The “wellness” industry is big business. How big? $4.2 trillion. And it smartly has a laser focus on chronic illnesses because we folks have a vested interest in being, well, well. Multiple sclerosis is a particularly lucrative market, as our population is estimated to be 1 million in the US alone, and over 2.5 million worldwide. When it comes to diets and supplements and alternative therapies, there are myriad opinions, indeed virtually every MS website and social media page has its cheerleaders. But they may not be cheering in your best interest. Dave from ActiveMSers breaks down what you need to know.
So you want to get a handle on your multiple sclerosis. You’ve already heard about the importance of taking a disease modifying therapy, exercise, eating healthy, and stopping smoking. But what about all those other things you should be doing to reign in your disease that you’ve read and heard about? What specific diet should you be on? What supplements should you take? What extra treatments should you look into?
What I’m about to say won’t thrill you. I don’t know.
It is estimated that as many as 75 percent of people with multiple sclerosis modify their diets and/or take supplements. Certainly, eating healthier and losing weight is good for you, period. So is avoiding crystal meth, poorly-packed parachutes, and street gangs. But when it comes to multiple sclerosis, no diets (Swank, Jelinek, Wahls, anti-inflammatory, gluten-free, et al.) have been shown to have any scientifically proven effect on the disease. No supplements (fish oil, turmeric, et al.) have been shown to have any scientifically proven effect on the disease. No non-FDA approved procedures and treatments (removing mercury fillings, CCSVI, LDN, et al.) have been shown to have any scientifically proven effect on the disease. And armies of vocal fans on the internet preaching their graces doesn’t make it any more scientifically proven.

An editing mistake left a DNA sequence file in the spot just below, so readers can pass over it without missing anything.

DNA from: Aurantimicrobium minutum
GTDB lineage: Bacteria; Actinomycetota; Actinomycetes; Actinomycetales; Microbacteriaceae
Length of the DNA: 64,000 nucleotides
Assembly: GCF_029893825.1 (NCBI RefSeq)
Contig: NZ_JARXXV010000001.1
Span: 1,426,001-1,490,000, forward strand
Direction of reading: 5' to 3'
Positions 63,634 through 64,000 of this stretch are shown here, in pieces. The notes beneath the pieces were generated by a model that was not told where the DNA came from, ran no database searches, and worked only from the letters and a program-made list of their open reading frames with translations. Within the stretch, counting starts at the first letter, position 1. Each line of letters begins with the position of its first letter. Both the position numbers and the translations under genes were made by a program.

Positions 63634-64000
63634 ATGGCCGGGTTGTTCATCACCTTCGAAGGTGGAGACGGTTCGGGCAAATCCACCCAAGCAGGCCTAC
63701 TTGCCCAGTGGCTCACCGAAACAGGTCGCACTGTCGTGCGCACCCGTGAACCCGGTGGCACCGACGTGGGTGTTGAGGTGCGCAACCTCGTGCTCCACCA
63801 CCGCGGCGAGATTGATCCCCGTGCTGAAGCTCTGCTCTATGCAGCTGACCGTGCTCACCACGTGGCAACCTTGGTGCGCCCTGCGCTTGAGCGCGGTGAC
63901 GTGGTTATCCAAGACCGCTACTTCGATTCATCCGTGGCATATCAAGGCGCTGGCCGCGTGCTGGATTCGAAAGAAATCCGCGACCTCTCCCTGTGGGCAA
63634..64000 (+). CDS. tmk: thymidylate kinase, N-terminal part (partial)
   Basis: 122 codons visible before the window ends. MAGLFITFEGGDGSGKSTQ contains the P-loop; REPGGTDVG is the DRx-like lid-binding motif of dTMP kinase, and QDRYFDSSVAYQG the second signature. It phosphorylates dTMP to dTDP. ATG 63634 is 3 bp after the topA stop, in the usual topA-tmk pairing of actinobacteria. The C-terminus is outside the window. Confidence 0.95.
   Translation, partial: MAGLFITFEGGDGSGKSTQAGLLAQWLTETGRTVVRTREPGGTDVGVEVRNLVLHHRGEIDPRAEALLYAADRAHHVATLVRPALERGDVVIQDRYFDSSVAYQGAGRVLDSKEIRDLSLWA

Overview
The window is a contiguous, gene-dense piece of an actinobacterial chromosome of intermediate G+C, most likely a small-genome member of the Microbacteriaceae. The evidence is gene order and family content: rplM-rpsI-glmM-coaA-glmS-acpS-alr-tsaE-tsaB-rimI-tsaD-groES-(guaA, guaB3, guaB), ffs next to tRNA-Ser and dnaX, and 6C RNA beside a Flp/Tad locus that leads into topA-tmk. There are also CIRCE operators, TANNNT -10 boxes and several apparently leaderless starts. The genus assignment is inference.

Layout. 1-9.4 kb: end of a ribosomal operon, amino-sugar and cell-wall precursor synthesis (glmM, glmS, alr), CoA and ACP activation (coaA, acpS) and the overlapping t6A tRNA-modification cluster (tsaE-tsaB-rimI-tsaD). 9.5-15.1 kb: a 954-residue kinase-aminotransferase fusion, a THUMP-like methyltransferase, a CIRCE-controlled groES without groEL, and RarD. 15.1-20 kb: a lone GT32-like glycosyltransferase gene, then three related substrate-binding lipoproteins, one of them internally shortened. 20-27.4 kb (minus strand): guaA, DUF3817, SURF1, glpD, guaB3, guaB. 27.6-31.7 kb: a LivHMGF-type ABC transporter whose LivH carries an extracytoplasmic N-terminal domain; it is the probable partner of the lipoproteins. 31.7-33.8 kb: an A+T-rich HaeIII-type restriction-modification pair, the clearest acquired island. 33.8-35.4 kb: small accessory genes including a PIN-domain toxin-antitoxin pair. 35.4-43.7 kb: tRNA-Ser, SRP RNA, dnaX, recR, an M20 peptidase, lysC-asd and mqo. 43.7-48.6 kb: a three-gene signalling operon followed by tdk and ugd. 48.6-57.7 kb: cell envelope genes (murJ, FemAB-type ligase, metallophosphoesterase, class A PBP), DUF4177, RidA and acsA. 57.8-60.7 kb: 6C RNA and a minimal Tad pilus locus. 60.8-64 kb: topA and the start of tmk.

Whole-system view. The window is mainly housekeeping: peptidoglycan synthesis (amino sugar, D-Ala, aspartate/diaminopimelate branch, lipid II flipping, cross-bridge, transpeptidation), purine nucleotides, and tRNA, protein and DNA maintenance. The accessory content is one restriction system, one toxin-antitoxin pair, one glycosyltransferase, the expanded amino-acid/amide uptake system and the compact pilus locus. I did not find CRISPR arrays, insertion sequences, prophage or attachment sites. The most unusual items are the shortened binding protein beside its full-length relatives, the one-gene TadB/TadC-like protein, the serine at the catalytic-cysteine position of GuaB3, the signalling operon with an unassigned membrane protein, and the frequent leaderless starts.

Arg! Yes, it is frustrating. While MS studies have found Ginkgo Biloba does nothing for cognition, that statins don't reduce relapses, and that bee sting therapy, well, just plain hurts, little is conclusive in the field of complementary and alternative medicine (CAM). Diets in particular are hard to study because of compliance. Now Vitamin D may hold some small promise... but studies are at best mixed and taking too much can make your MS worse. Excess salt may ramp up disease progression... in mice with an MS-like disease when they consume enough NaCl to kill a horse. Lowering stress, which research suggests may be associated to relapses, is good (who wants stress?) but not proven to influence the disease. My personal favorite study is the one that found moderate alcohol intake may have a neuroprotective effect. But sorry, I’m not about to tell you to booze it up.
Bottom line: some of these lifestyle changes and treatments may help—and may even help in a big way... or do absolutely nothing at all. So if you want to go on an anti-inflammatory, dairy-free, turmeric-laden vegan diet (gads, no more corndogs or mountains of Cheetos) it almost certainly won’t hurt you—and you'll probably lose weight and feel better. It just might not help your MS, either. My best advice: talk to your neurologist and tell him or her exactly what you are taking to avoid dangerous drug interactions (or unnecessary treatment; e.g., Biotin can trick docs into thinking you have thyroid issues), do your own research on reputable sites, and please tread carefully when it comes to unproven remedies touted on the internet. Regretfully, the CAM market, as I’ve personally discovered, is rife with scammers and hucksters.
I’m all for CAM if done smartly and cost efficiently, especially if it doesn’t interrupt what is proven to give you an edge over this disease. Be active, stay fit and keep exploring!